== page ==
***Trigger Warning: Discussion of Eating Disorders and Mental Health***
“I can stop doing this whenever I want.”
“This is not an illness, this is me.”
Andrew “Freddie” Flintoff – it is difficult to imagine that the bubbly, loud, up-for-anything ex-cricketer has been struggling with Bulimia behind the scenes for over 20 years, almost the entirety of his professional career.
In a documentary released last month, the now TV presenter took to the screen in an attempt to educate not only his audience, but himself, on the devastating effects of eating disorders such as Bulimia, especially for men.
According to the documentary, over 1.5 million people in the UK suffer from eating disorders such as Bulimia, with experts estimating that 1 in 4 sufferers are male.
Despite the increased education and support surrounding eating disorders in recent years, they are still very much considered a “female” mental illness – marginalizing a whopping 25% of those it affects and contributing to a larger stigma surrounding male mental health.
This very gendered attitude towards mental illness is the main focus of Flintoff’s documentary, as he travels to visit men all over the country who have suffered, and many who are still suffering, with eating disorders like his own.
The ex-cricketer pins the beginning of his struggle with Bulimia around 1998. Already acutely aware of the tall, slim shape of his body as a teen, the 6”4 sportsman faced scrutiny in the press following a weight gain at this time. As the media questioned whether this weight gain would affect his performance in an upcoming test match for England, Flintoff became aware that the world was labelling him as a “fat” cricketer. Even claiming in an interview after the match that he “played alright for a fat lad”.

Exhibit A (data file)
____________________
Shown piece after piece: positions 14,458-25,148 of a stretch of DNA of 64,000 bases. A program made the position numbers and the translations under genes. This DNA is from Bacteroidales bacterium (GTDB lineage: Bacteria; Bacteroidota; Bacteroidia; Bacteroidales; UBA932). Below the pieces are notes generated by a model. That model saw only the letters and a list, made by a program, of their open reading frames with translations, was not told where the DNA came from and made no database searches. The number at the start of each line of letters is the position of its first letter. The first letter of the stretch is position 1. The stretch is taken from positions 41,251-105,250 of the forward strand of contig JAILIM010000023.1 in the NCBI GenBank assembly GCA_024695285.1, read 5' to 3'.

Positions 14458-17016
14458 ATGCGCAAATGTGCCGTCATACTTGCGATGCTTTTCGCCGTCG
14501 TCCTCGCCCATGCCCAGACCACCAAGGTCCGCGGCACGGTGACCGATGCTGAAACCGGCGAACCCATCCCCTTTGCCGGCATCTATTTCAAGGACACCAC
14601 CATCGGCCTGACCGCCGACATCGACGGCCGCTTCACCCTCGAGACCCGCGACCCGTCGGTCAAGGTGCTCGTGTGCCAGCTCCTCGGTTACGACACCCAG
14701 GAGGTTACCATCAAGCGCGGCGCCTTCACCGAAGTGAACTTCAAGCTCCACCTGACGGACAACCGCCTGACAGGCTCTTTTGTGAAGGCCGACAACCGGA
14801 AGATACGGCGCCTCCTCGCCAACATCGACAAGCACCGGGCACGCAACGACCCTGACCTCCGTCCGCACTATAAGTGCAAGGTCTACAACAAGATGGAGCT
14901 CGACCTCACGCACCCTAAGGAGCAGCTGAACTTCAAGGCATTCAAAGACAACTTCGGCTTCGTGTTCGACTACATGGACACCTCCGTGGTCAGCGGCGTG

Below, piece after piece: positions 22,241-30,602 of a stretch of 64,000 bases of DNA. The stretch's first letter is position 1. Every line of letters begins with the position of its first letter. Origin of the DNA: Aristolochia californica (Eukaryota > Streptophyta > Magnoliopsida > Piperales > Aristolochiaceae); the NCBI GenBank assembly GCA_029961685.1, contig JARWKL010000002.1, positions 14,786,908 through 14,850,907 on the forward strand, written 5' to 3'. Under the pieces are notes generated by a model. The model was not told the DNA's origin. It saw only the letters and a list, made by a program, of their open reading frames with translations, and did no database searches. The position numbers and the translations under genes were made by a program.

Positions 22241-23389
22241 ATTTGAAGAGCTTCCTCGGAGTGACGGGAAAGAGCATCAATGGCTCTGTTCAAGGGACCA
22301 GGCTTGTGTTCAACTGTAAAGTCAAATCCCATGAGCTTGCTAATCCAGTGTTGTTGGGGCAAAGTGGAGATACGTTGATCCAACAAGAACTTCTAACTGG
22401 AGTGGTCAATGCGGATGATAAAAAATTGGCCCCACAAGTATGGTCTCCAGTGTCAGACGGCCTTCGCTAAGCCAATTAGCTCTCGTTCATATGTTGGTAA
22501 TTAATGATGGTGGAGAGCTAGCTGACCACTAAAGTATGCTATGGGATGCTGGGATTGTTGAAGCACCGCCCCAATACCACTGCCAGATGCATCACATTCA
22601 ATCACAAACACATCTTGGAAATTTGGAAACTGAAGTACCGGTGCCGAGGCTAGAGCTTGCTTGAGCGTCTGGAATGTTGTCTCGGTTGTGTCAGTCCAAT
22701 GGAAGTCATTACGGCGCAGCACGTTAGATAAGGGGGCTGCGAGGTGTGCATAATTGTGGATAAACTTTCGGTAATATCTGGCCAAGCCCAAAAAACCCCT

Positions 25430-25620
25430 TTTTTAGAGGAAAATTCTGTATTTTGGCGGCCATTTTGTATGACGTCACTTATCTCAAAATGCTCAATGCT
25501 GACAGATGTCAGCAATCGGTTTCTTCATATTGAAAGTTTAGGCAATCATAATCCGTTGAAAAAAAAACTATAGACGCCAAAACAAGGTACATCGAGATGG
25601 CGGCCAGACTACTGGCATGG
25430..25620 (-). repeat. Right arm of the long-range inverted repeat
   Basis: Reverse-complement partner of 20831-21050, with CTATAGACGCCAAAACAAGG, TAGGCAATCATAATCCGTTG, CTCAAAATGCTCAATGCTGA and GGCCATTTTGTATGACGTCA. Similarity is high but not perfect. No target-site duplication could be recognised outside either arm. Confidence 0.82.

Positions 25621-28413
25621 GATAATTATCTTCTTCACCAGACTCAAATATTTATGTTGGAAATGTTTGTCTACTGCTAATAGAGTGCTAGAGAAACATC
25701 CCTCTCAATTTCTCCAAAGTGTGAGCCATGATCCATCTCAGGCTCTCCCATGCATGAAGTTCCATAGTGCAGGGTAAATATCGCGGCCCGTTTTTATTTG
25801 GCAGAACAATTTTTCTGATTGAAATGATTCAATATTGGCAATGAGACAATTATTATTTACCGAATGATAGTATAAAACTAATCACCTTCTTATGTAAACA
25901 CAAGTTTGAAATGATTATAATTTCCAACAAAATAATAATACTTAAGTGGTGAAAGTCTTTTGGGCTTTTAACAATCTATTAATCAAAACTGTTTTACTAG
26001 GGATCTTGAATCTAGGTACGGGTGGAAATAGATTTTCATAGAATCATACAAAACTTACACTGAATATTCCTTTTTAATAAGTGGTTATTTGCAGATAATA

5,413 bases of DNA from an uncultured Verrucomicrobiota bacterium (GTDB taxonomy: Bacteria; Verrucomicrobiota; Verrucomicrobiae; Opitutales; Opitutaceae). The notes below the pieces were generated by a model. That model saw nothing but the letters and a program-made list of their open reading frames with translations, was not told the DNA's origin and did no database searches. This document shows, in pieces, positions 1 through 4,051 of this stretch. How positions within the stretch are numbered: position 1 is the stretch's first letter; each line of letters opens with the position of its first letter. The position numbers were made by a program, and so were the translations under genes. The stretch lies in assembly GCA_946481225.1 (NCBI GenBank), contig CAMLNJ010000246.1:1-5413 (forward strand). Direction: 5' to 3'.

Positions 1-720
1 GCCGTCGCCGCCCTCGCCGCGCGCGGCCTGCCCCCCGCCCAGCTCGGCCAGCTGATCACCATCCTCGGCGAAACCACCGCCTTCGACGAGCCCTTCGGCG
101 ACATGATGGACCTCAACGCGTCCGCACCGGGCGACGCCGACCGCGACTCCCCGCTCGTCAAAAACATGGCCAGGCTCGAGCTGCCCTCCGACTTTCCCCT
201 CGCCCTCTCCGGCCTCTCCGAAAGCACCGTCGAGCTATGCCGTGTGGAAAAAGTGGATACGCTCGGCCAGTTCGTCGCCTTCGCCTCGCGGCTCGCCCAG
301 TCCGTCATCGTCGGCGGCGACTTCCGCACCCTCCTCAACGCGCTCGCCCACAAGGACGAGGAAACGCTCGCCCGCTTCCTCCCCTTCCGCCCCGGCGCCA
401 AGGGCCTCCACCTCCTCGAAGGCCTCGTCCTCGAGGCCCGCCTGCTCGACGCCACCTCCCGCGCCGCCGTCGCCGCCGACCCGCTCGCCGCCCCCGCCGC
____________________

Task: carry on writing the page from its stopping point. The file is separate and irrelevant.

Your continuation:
As a 20-year-old reaching the prime of his career, Flintoff should have been feeling on top of the world – but instead these were the years when his struggle with Bulimia began.
One of the most heartbreaking moments of the documentary came when Flintoff remembered the first and only time he tried to reach out for help from a dietician before a sporting event. Recounting her words as though the memory was still fresh in his mind, Flintoff stated that the health professional recalled working with many female athletes and Olympians, following the statement up with “but there won’t be any of that in this room will there?”
I sat, mouth open, staring at the screen. How could somebody whose profession it was to encourage a healthy lifestyle make such an isolating statement?
But the reality of how uneducated it seems many medical professionals were to the effects of male eating disorders was made even clearer when Flintoff visited Pam Nugent and her son Chris in Belfast. After losing her son Lawrence to Bulimia when he was just 24 years old, Pam emphasizes the lack of professional help available for Lawrence and her family at the time he was struggling the most. When Pam asks Flintoff where he thinks he’ll be with his eating disorder in 20 years, he bewilderingly admits that he doesn’t see any immediate change in his future. Perhaps one of the most poignant moments of the documentary comes then, from Pam, who tells Flintoff that “it is okay to have mental health issues” – it’s a notion that as an audience, we feel the presenter desperately needs to hear, and an incredibly resonant one in a society that still stigmatizes mental health.
The hour-long-feature portrays a variety of physical, mental and emotional responses to eating disorders, such as Bulimia – displaying the sheer individuality of experiences. There’s no “one-size-fits-all” to mental health issues, as Flintoff discovers throughout his journey seeing both similarities and differences within the stories he discusses.
What is most painstaking to watch, however, is the way Flintoff constantly downplays his issues, stating that he feels he is in control of his illness, or that what he struggles with doesn’t compare to the battles of others he meets. This seemed an accurate depiction of many of the attitudes still present in today’s society towards one’s own mental health issues.
Personally, I believe it is so important that the documentary portrayed this side of mental health, and probably what makes it a necessarily uncomfortable watch. We are grateful to see Flintoff reach out at the end of the programme, and like so many of his fans around the world, wish him all the courage and love he needs to move forwards.
– Molly Rymer
Featured Image Source: Still via BBCiPlayer